Freed Canadian journalist Mohamed Fahmy on Tuesday accused Prime Minister Stephen Harper of looking the other way during the nearly two years he was held captive by the Egyptian government.
“While you here citizens in Canada and around the world clearly understood the urgency of the situation we faced in prison in Egypt, the Harper government did not,” Fahmy said during a press conference in Toronto, which was sponsored by Canadian Journalists for Free Expression.
“Sitting in that prison cell, it was difficult not to feel betrayed and abandoned by Prime Minister Harper,” he said.
Fahmy has only been back in Canada since Sunday, after he was pardoned by Egyptian President Abdel Fattah al-Sisi. Fahmy and fellow Al Jazeera journalists Baher Mohamed and Peter Greste were imprisoned in Cairo in December 2013 under accusations of aiding the outlawed Muslim Brotherhood, among other charges stemming from their coverage of the Arab Spring uprising in 2011.
“There are no words to describe how it feels when you are wrongfully convicted and sitting in a cold cell, infested with insects (and) nurturing a broken shoulder,” Fahmy continued. “But when you’re there, your only hope is that your prime minister would do everything in his power to get you out of there.”
Instead, Fahmy said Harper “delegated his responsibility” to lower-level members of his government “who lacked the clout to really get me out of there.”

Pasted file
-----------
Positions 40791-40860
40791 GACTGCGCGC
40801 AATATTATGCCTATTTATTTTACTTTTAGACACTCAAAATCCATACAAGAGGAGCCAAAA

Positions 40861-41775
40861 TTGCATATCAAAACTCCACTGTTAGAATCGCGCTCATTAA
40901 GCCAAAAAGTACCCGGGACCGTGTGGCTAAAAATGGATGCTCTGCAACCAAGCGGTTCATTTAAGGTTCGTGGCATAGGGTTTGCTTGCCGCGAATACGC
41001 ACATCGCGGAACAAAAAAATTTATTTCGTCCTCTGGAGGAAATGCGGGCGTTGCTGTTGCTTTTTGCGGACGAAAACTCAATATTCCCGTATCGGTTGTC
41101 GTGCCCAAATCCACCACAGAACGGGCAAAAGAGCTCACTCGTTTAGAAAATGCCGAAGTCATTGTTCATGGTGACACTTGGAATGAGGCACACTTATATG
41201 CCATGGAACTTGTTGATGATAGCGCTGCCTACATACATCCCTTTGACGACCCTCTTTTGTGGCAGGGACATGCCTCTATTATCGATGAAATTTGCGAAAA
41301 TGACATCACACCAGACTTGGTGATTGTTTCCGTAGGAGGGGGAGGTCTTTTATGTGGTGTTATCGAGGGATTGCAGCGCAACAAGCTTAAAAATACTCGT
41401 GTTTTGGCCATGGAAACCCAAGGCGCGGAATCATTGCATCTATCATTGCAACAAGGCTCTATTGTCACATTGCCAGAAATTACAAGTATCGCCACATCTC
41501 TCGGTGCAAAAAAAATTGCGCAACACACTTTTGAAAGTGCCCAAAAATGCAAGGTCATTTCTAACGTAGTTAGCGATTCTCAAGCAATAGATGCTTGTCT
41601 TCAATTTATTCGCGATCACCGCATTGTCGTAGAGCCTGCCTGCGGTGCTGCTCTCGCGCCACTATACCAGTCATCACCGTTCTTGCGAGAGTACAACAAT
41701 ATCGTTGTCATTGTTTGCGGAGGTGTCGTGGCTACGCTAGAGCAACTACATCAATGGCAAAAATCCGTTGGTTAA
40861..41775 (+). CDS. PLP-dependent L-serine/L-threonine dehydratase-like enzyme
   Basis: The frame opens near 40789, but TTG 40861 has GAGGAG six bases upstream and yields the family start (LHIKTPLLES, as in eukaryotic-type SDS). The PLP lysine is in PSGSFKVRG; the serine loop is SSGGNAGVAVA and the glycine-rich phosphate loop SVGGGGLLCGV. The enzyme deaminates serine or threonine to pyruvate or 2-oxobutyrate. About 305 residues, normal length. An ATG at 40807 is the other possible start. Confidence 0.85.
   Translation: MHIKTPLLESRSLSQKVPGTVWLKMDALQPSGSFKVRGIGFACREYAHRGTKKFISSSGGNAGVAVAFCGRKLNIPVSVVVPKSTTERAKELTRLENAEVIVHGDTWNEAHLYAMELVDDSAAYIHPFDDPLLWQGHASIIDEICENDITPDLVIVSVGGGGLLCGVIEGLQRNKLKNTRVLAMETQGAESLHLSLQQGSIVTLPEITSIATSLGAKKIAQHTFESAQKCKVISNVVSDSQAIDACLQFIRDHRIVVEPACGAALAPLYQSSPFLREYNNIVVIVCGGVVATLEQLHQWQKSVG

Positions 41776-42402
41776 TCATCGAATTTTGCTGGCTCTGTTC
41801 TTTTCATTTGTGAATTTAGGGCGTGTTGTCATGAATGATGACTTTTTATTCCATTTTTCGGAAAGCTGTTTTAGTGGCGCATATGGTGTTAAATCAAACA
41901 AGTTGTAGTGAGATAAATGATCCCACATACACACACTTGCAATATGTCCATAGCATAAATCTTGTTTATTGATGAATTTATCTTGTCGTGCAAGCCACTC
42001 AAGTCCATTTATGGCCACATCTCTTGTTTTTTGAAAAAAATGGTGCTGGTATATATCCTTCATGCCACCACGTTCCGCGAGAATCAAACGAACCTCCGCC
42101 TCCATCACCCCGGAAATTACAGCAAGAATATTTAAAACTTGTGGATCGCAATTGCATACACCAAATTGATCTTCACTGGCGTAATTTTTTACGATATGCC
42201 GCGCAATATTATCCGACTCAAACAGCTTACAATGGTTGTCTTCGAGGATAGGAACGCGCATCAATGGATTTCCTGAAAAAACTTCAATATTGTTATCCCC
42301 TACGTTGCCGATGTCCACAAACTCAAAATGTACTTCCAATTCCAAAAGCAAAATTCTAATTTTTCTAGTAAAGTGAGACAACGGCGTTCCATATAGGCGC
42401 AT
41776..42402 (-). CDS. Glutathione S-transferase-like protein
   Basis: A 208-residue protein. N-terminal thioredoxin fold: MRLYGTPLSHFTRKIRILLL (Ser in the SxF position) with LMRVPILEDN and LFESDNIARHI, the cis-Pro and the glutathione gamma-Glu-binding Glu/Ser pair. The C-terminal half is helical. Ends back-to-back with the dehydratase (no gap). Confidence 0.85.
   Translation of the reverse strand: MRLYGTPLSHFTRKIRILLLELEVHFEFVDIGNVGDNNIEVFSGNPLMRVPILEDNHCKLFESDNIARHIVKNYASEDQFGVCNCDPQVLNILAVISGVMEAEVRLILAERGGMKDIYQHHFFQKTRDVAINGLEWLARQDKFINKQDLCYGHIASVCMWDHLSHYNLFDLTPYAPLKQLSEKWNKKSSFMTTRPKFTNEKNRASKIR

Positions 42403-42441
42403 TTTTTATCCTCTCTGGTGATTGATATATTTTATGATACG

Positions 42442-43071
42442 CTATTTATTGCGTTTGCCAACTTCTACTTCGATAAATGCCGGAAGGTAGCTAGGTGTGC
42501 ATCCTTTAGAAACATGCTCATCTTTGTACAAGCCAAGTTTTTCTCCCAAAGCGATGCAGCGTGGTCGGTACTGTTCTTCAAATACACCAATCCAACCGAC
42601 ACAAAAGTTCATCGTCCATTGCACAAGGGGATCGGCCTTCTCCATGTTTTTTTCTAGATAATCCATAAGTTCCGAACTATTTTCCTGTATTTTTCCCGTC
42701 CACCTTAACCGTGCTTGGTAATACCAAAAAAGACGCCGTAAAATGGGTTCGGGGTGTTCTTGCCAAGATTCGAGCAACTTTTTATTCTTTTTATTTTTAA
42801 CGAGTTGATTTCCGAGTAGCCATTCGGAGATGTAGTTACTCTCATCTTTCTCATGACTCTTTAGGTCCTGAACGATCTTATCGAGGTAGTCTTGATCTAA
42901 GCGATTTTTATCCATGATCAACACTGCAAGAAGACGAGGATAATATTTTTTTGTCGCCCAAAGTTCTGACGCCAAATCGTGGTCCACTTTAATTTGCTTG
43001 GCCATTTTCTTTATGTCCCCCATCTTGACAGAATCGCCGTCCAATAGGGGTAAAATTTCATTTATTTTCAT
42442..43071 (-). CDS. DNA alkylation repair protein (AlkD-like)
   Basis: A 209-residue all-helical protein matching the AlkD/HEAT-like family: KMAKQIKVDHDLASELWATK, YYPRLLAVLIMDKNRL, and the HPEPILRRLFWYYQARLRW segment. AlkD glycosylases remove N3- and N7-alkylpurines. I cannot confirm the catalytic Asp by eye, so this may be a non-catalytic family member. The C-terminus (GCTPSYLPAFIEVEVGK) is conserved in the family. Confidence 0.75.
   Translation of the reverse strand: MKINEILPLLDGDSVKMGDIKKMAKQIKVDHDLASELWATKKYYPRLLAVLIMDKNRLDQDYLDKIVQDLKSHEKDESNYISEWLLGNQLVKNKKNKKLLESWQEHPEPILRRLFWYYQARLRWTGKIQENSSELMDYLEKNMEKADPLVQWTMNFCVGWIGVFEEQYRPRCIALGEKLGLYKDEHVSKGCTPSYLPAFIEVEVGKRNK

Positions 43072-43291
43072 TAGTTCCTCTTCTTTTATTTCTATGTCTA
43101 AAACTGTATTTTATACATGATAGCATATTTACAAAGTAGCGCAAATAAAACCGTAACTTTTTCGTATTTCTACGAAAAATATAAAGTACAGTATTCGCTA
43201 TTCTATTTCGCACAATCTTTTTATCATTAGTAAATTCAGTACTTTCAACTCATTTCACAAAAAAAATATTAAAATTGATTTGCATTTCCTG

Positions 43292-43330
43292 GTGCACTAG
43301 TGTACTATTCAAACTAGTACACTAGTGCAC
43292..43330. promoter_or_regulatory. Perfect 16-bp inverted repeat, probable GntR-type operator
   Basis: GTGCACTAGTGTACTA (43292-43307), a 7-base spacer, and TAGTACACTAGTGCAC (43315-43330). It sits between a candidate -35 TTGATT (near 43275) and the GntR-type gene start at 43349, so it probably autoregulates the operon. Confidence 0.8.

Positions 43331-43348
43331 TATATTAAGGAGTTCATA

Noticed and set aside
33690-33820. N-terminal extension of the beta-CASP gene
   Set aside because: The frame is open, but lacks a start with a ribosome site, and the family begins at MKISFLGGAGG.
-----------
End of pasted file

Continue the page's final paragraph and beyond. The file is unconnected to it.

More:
Fahmy also took the opportunity to thank New Democratic Party leader Tom Mulcair, who joined him during the press conference, for “directly questioning Mr. Harper in Parliament about the mild stance toward my case.” Fahmy said that, because he is a journalist, he is not allowed endorse anyone for the upcoming Canadian elections, but added that he is “very clear” in his gratitude to Muclair and the NDP for their support.
On Monday, Fahmy also had a meeting with Liberal Party leader Justin Trudeau, after which he tweeted a picture of them sharing a beer and wrote: “Enjoyed meeting @JustinTrudeau to thank him in person, discuss freedom of the press & protection of Canadians abroad.”
Fahmy, whose plans include a professorship at the University of British Columbia’s journalism school in Vancouver, said he’ll continue to fight for the freedom of the press and the rights of other imprisoned journalists through the foundation he launched while detained. The group is currently working on behalf of seven reporters and photographers who are unjustly imprisoned, some of which have been held for over four years.
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